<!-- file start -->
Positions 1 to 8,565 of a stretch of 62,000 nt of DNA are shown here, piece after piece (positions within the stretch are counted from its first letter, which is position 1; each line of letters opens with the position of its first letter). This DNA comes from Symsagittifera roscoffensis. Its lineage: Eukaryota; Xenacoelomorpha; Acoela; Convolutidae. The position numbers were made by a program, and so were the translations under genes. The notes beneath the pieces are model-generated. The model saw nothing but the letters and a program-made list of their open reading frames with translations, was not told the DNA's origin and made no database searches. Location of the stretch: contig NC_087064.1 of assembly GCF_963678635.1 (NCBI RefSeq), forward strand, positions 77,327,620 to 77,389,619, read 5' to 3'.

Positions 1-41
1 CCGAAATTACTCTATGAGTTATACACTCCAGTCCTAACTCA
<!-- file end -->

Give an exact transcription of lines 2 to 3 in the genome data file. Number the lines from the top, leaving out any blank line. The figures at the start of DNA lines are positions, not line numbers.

Positions 1-41
1 CCGAAATTACTCTATGAGTTATACACTCCAGTCCTAACTCA